From the author who destroyed John Kerry, a hatchet job on Obama
Jerome Corsi's 'Unfit for Command' helped George Bush win the 2004 election. Now he has written a book about the 2008 Democratic candidate. Obama should be worried, says Rupert Cornwell
Published 14/08/2008 | 12:11
It is piled high at the entrance of Washington's leading book stores, with a close-up of the candidate staring from the front cover; pensive and enigmatic – or should that be, sinister and scheming?
The book is called The Obama Nation, and this weekend it is set to make a triumphant debut on The New York Times list of non-fiction bestsellers, in the No 1 position. Even more to the point however, Barack Obama is now getting the "Swift Boat" treatment that many say helped doom John Kerry, the Democrats' previous nominee for the Presidency, in 2004.
Four years ago, Jerome Corsi, a former Harvard PhD in political science, leapt to prominence when he co-authored Unfit for Command, in which Vietnam veterans attacked Mr Kerry, suggesting the candidate had lied about his record in the war, and had deliberately sullied the reputation of the US forces who fought in it. Now Corsi is at it again, with The Obama Nation. The title itself, with its deliberate assonance with "abomination", is a giveaway. Any lingering doubts about its contents are banished by the subheading Leftist Politics and the Cult of Personality.
Already 475,000 copies are in print, a vast number even for a controversial book about a fascinating candidate in a fascinating election year. It has become instant fodder and inspiration for America's conservative media, above all the hosts that rule the country's mighty universe of talk show radio. According to The New York Times, Corsi has fed the beast already with 100 separate interviews. The reward for such diligence (backed up with some aggressive bulk marketing) is now spectacularly evident in the bestseller lists.
In essence, the The Obama Nation is a 364-page assemblage of everything unfavourable that has been written about the Democratic candidate, sifted and distilled by Corsi. A selection of chapter headings gives the picture. The first is entitled "Myths from His Father", a play on Mr Obama's 1995 autobiographical memoir, Dreams from My Father. That is followed by "Black Rage, Drugs and a Communist Mentor" and "Kenya, Odinga, Communism and Islam".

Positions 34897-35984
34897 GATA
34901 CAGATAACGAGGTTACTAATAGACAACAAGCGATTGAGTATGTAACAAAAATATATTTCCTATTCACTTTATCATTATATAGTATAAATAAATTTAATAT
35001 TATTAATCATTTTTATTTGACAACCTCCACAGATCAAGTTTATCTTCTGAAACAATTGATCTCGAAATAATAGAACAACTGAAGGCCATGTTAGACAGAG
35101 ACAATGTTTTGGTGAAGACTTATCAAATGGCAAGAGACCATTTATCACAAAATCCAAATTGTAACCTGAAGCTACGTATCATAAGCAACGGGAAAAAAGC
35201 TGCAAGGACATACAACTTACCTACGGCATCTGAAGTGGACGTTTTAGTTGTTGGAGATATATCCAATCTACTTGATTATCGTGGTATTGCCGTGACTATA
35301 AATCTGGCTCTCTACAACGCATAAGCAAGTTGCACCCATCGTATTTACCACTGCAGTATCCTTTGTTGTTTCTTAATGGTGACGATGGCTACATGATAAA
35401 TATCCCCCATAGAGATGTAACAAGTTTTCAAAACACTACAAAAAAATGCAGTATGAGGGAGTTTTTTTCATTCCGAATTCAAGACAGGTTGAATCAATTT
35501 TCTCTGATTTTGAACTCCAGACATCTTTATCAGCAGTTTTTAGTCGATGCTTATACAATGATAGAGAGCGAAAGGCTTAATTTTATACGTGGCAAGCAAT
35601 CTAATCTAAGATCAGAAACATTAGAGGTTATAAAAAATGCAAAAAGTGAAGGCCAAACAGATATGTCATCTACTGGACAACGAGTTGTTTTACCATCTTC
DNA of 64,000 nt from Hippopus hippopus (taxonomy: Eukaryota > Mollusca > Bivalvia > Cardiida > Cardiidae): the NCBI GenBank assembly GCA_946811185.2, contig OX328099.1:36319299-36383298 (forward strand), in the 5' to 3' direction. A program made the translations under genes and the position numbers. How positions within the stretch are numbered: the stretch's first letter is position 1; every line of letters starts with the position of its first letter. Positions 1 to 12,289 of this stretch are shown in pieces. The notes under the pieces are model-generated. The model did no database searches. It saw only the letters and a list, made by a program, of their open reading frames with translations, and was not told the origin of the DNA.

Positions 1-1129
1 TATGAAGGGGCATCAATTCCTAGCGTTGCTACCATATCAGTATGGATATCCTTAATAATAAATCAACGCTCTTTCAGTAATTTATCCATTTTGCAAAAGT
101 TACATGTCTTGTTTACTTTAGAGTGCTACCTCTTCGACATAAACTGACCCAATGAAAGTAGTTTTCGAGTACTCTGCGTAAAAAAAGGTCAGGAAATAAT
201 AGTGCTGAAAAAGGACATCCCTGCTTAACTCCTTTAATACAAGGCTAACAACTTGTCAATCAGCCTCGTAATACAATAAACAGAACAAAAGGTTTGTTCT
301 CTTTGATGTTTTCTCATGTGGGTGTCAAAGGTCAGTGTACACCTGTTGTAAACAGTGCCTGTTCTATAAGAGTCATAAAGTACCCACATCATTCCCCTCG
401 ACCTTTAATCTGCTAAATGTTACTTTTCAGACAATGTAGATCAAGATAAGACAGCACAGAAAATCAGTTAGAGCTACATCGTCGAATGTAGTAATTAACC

Next come chapters devoted to Tony Rezko, the sleazy Chicago operator and briefly an Obama fundraiser, and to Reverend Jeremiah Wright, once Mr Obama's pastor, who preaches black liberation and whom the candidate was forced to disown earlier this year. Finally there is an examination of Obama the national politician, with chapters entitled "The Cult of Personality", "A Far Left Domestic Policy", and "Obama's anti-war, anti-Israel Foreign Policy".
In short, the first African-American with a serious shot at the Presidency is portrayed as a raving ultra-leftist whose patriotism is dubious at best and who has far more links to Islam and militant black politics than he has ever let on.
Corsi naturally insists base partisanship is the last thing on his mind. The book, he claims, is merely to spare the country, "a repeat of the failed extremism that has characterised and plagued Democratic Presidential politics since the late 1960s". He maintains he has never been either a registered Republican or Democrat. "The only political party I ever consciously joined is the Constitution Party," he says. (a primitivist, isolationist and socially conservative party that, among things, wants to abolish income tax, and allow individual states the right to secede).
Corsi denies his opposition to Mr Obama stems from racism, noting that he supported Ken Blackwell, the black candidate in Ohio's 2006 election for governor – which Mr Blackwell lost. It might be noted en passant that Mr Blackwell was an extremely partisan Republican who, as Ohio's secretary of state in the 2004 attracted much criticism from Democrats for his organisation of the presidential vote in the state which, had Mr Kerry won it, would have given him the White House. Nonetheless, shame on anyone who imagines the book is a paean to John McCain, or even Chuck Baldwin, the Constitution Party's candidate for the White House in 2008.